Start:Palma, Balearic Islands, Spain
Finish:Palma, Balearic Islands, Spain
PalmaVela is one of the best international regattas that opens the yachting season in the Mediterranean!
The international regatta PalmaVela rightfully occupies one of the first places in the yachting world and opens the season of great races in the Mediterranean. The organizer of the regatta is the Royal Palma Yacht Club (Real Club Náutico Palma), which opens its doors every year to yachtsmen on the most modern sailing boats. The crews in the regatta include both beginners and experienced yachtsmen.
The scale of the regatta and the number of participating classes of yachts are amazing. The entire sailing Beau monde comes to the picturesque bay of Palma: Wally, MAXI, TP52, SWAN, J80, the traditional IRC and ORC divisions, Dragons, and classic yachts. This is a real extravaganza of sails from the most modern racing boats to elegant 100-year-old yachts.
The PalmaVela regatta has recently attracted more and more Russian crews. The high level of competition, famous sponsors, professional crews and modern yachts create an incredible atmosphere of this race.
The organizers of the regatta think not only about competitions but also about the interesting evening program with receptions and music.
The schedule will be added later
The route of the PalmaVela regatta is very interesting. It includes a variety of short-distance races (buoys) in the Gulf of Palma, which require active and coordinated work of the entire crew, and a route race of 25 miles. You won’t have time to relax! The picturesque bay of Palma de Mallorca, the Cathedral - the visiting card of the island, Bellver Castle, the unique atmosphere of the city and the wonderful warm weather also add to great impressions from the regatta.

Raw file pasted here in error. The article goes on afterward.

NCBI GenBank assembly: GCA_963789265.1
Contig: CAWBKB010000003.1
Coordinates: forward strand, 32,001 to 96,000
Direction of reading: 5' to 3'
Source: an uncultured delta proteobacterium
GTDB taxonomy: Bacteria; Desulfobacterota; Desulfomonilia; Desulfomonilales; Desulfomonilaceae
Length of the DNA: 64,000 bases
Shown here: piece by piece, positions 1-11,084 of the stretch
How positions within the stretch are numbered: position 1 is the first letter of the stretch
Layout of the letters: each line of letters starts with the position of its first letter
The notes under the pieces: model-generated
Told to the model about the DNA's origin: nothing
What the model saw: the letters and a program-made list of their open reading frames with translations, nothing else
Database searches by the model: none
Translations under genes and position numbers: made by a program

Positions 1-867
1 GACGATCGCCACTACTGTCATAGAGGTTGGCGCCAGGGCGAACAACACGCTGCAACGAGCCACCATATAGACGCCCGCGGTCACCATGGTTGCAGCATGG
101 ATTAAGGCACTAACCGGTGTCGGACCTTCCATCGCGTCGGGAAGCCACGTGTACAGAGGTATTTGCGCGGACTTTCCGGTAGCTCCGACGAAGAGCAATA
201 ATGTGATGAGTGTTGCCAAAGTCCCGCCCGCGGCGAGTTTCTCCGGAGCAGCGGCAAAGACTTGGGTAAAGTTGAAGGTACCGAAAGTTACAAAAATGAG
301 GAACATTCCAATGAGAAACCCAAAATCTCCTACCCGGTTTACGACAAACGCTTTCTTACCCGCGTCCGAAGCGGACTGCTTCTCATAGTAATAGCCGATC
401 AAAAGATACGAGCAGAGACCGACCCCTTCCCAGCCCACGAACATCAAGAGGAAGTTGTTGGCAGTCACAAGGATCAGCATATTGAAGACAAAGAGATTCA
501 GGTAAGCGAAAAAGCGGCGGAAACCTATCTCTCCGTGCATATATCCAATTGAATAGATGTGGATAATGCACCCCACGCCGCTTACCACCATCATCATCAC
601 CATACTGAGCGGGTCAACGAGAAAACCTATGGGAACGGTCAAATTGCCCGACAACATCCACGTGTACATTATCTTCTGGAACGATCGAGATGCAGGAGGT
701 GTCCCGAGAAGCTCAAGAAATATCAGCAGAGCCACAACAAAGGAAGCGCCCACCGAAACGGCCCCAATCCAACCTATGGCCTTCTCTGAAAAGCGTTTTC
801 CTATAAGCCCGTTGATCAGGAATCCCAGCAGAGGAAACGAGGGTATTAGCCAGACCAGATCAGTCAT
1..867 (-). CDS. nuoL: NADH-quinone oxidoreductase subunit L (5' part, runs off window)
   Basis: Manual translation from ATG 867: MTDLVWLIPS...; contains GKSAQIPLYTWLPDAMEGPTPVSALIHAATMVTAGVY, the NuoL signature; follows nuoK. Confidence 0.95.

Yes, of course. There will be an experienced skipper and team members on the yacht. They will give you a role and teach you everything you need to know to be a useful team member and feel comfortable.
Yes, all team members will definitely try themselves in different roles to better understand each other. Standing at the helm is an integral part of training for beginners as well as setting sails, and helping the team during moorings.
As a rule, participants in the regatta live on the yacht. The boat has everything you need for a comfortable stay: nice beds, a kitchen, a shower with toilet. If you do not want to live on a yacht, then you can arrange to stay at the hotel onshore.
The crew decides altogether what kind of food they prefer to eat and makes necessary purchases. Simple dishes can be cooked, usually taking turns. Some regattas offer daily meals and intensive evening program for all crews.
We can make an invitation for a visa, but you need to apply for a visa by yourself.
Most people tolerate some seasickness easily. If you feel that you are starting to feel sick, it is best to get at the steering wheel or tune the sails. Get yourself busy, show your body that you don’t have time to get sick, you have to fight for victory in the race. There are also many quite effective medicines from sickness. If you start taking them in advance, then the probability of seasickness is almost zero.
Before each trip, we organize an online meeting where participants get to know each other and the captain. The captain will answer all your questions. The crew will have a group chat so you can get to know each other before the start of the regatta. Then you will meet in the marina.
The main rule is to dress comfortably and according to the weather. Clothing: • windbreaker and pants or shorts; • shirt/jacket with UV protection (thermal underwear and fleece); • adjustable hat/cap; • gloves. We recommend to purchase a long-sleeved jacket with UV protection in order to protect yourself from the sun and strong wind. Yachting shoes should be: • light, with non-slip white outsole; • with the fixed heel; • with a tightly closed nose. During the sailing without shoes, you can fall or injure your fingers and feet on the deck. There are many protruding parts on the boat that are easy to catch. Unfortunately, even experienced sailors are not protected from unpleasant injuries when they ignore this simple rule.